Texas A&M underwent many changes in the 1960s under the presidency of Gen. James Earl Rudder. Under his tenure the college diversified and began admitting women and minorities. Participation in the Corps of Cadets was also made voluntary. In 1963 the Texas state legislature officially renamed the school to Texas A&M University, with the “A” and “M” being a symbolic link to the school’s past but no longer officially standing for “Agricultural and Mechanical”.
Since that time Texas A&M has flourished and has become one of the nation’s premier research universities. Along with the University of Texas and Rice, it is one of only three Tier 1 universities in the state. In 1971 and 1989 respectively, Texas A&M was designated as a Sea Grant and a Space Grant institution, making it among the first four universities to hold the triple distinction of Land Grant, Sea Grant, and Space Grant designations.
While membership in the Corps of Cadets became voluntary in 1965, it has nonetheless continued to play a key role in the university. The Corps is often referred to as the “Keepers of the Spirit” and “Guardians of Tradition.” Texas A&M remains one of only six senior military colleges, and the Corps is the largest uniformed body outside the national service academies. As such it has historically produced more officers than any other institution in the nation other than the academies.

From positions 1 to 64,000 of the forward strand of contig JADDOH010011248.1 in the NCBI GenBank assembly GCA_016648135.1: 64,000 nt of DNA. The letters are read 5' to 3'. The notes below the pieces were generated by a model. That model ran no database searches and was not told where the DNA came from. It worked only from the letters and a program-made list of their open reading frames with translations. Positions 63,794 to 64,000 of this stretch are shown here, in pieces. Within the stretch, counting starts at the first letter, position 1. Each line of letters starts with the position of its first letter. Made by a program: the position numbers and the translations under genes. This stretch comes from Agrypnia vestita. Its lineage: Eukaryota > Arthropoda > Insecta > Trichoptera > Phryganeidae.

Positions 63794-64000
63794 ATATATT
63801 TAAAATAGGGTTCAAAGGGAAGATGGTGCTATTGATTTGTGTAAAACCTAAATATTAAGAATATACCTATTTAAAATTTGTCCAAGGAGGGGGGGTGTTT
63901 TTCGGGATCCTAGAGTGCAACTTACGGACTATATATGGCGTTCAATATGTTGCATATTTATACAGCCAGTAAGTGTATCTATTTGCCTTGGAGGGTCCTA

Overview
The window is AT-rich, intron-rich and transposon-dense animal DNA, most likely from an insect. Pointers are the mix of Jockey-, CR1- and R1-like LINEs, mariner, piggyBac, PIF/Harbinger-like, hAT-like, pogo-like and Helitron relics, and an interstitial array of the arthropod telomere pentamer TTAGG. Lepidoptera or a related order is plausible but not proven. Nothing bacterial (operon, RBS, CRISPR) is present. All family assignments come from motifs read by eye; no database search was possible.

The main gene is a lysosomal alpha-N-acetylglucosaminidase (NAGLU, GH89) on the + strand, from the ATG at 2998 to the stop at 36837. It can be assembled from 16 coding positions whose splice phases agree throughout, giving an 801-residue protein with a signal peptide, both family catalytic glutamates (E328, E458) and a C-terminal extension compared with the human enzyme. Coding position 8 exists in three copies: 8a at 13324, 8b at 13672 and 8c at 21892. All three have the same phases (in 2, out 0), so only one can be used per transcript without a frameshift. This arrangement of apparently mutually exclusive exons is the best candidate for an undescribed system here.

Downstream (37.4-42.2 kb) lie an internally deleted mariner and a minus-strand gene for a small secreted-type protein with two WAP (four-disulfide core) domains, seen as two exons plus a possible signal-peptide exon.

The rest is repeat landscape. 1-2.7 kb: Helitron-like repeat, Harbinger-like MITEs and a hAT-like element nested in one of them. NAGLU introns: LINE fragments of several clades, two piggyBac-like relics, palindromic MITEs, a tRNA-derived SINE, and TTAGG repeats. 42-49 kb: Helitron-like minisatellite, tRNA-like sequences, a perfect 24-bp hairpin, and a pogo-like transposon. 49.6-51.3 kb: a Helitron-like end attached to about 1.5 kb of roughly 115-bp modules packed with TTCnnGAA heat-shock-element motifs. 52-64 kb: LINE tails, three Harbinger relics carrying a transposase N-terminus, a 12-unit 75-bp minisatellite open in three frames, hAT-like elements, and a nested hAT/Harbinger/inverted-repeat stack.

The George Bush Presidential Library and Museum opened in 1997 on West Campus, making Texas A&M one of only a few universities to host a presidential library on their campus. President Bush maintains an active role in the university, hosting and participating in special events organized through the Library.